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Tech talent is still in demand but huge salaries are disappearing

Thomas Barwick | digital vision | Getty Images

A slumping stock market, and the punishment for tech companies in particular, is preparing to reshape pay packages despite continued strong demand for tech talent.

Every day brings a new wave of stock falls, hiring freezes and slowdowns, or layoffs from companies that a year ago couldn’t hire people fast enough. earlier this week, spotify CEO Daniel Eck sent an email to employees explaining that the company is. Hiring slowed by 25%. Cryptocurrency exchange Queen Piece announced that it was Cut 18% of its workforce. During the past month, stitch repair cut 330 jobs, It represents 15% of its employeesInc. buy-now-pay-later Klarna has laid off 10% of its global workforce.

These companies, and many others in tech, have grown their headcount rapidly during the pandemic, but now they Cessation or downsizing of their workforce High inflation and economic uncertainty threaten growth. And while overall demand for tech talent remains strong — during the first quarter, US employers announced 1.1 million tech jobs, a 43% increase from the previous year, according to IT trade group CompTIA — the way in which the By organizing weighted bonus packages. to change.

For start-ups and small businesses, expect to see more in the way of equity and less cash in job offers as these companies look to save money in tough times, says Thanh Nguyen, founder and CEO of OpenComp that measures compensation.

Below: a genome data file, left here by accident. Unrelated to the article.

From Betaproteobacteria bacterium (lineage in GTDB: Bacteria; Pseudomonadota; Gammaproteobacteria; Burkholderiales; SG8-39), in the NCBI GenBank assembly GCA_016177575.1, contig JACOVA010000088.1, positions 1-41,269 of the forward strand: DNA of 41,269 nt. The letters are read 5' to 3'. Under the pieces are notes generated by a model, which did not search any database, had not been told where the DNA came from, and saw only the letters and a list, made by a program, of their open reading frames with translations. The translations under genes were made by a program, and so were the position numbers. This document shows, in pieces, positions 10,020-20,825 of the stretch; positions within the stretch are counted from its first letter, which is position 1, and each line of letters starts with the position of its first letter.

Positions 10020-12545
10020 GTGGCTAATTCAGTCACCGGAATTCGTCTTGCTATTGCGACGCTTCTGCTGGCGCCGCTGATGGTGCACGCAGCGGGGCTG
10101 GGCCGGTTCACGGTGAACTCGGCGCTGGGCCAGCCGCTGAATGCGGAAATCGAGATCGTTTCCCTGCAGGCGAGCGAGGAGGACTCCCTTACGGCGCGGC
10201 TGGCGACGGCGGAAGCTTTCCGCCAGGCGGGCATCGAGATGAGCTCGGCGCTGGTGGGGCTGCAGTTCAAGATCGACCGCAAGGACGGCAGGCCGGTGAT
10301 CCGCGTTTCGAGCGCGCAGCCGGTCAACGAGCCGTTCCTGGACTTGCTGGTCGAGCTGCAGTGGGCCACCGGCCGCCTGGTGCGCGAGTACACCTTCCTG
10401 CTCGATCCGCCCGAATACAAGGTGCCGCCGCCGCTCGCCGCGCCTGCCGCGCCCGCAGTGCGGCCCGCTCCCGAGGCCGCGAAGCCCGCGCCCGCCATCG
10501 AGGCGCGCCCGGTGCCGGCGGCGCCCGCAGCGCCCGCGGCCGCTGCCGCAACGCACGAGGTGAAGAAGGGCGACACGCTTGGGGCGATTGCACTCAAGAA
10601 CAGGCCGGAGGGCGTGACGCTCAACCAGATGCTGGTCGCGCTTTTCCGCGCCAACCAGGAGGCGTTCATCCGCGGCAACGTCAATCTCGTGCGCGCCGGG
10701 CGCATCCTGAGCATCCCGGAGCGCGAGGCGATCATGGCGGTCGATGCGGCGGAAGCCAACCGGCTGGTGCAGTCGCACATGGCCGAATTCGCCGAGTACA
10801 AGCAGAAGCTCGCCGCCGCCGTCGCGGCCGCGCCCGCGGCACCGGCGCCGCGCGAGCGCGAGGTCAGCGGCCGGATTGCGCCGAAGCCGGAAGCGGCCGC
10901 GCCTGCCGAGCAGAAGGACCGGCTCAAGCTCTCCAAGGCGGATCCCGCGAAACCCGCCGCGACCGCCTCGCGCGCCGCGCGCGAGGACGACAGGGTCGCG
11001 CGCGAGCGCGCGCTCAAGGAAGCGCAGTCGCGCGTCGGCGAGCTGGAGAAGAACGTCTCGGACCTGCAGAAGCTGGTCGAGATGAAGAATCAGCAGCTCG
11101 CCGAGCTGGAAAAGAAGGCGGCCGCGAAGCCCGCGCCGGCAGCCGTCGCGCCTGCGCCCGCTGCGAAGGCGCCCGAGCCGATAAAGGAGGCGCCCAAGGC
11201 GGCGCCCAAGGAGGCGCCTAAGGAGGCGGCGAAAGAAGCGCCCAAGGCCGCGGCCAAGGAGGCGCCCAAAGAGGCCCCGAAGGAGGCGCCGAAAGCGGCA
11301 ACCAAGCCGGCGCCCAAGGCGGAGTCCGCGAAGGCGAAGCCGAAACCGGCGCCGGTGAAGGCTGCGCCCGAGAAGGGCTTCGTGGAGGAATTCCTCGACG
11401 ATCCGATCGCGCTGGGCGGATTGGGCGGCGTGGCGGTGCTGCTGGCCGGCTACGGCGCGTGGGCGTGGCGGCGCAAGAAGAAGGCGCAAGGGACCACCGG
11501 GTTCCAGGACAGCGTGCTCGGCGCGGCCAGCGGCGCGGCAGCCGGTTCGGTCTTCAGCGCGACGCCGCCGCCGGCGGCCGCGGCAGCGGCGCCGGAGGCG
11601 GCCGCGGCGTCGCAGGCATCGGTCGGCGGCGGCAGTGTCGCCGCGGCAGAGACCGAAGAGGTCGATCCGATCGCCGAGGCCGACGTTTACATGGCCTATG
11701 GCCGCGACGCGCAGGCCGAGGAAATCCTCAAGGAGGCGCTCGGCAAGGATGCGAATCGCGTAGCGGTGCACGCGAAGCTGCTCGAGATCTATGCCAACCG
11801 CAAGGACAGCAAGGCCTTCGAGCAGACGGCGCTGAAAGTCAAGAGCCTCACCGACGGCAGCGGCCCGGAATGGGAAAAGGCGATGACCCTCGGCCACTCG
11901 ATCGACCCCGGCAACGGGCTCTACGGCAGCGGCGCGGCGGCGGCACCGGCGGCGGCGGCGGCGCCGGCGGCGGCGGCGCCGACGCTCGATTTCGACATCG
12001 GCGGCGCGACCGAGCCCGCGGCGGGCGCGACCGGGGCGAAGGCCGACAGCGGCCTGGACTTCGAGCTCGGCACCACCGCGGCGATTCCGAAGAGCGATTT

He says startups — which until recently were willing to pay 15% to 30% more to get the right candidate — are beginning to focus on keeping their own money, especially if the previous funding round was more than six months old.

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“What we are starting to see now is that early stage companies are becoming less aggressive with cash and more serious about taking equity for job offers because the liquidity burn is critical now,” he adds.

While mixing cash and stock has long been a practice of pay packets in technology, this equation has become a bit suspicious. Companies that issued shares at their peak to entice employees to board now find these shares to be worth much less.

“Either there will be a massive amount of employee churn or a huge loss because companies will have to cancel and reissue those shares that are still under water, or reissue them and cause dilution to keep talent on board,” Nguyen said.

In May, Brex co-founder and CEO Henrique Dubugras said that The company’s bid is $250 million It was a way to give employees “some cash to weather this storm”.

Big public companies like Apple, Meta, and Google are caught up in this same dilemma. Nguyen believes there will be huge repercussions for these heavyweight companies that had massive hiring practices with stock grants when stock prices were rising. “We’ll start to see the implications of that starting with the third-quarter earnings reports,” he says.

“The big gorilla in the room”

The continued strength in technology employment will not disappear, but it is likely to diminish. People with AI, data, web 3 and cloud engineering skills will continue to find opportunities, says Nicola Morini Bianzino, EY’s chief technology officer, calling them talent that can take “businesses to the next level”.

Nguyen adds that individuals with these skills “are highly regarded and will be able to demand a great deal of liquidity and equity”.

Technologists such as those in sales, operations, or marketing are more likely to feel pain. “As people were scrolling around it, rewards increased by 10% to 15% across the board,” he says. In recessions, he adds, labor costs will begin to stabilize, and people are more likely to stay in their jobs for longer.

“Economic stagnation is the big gorilla in the room,” says Nguyen. “It has a huge impact on whether people stay in their jobs or leave,” Nguyen adds.

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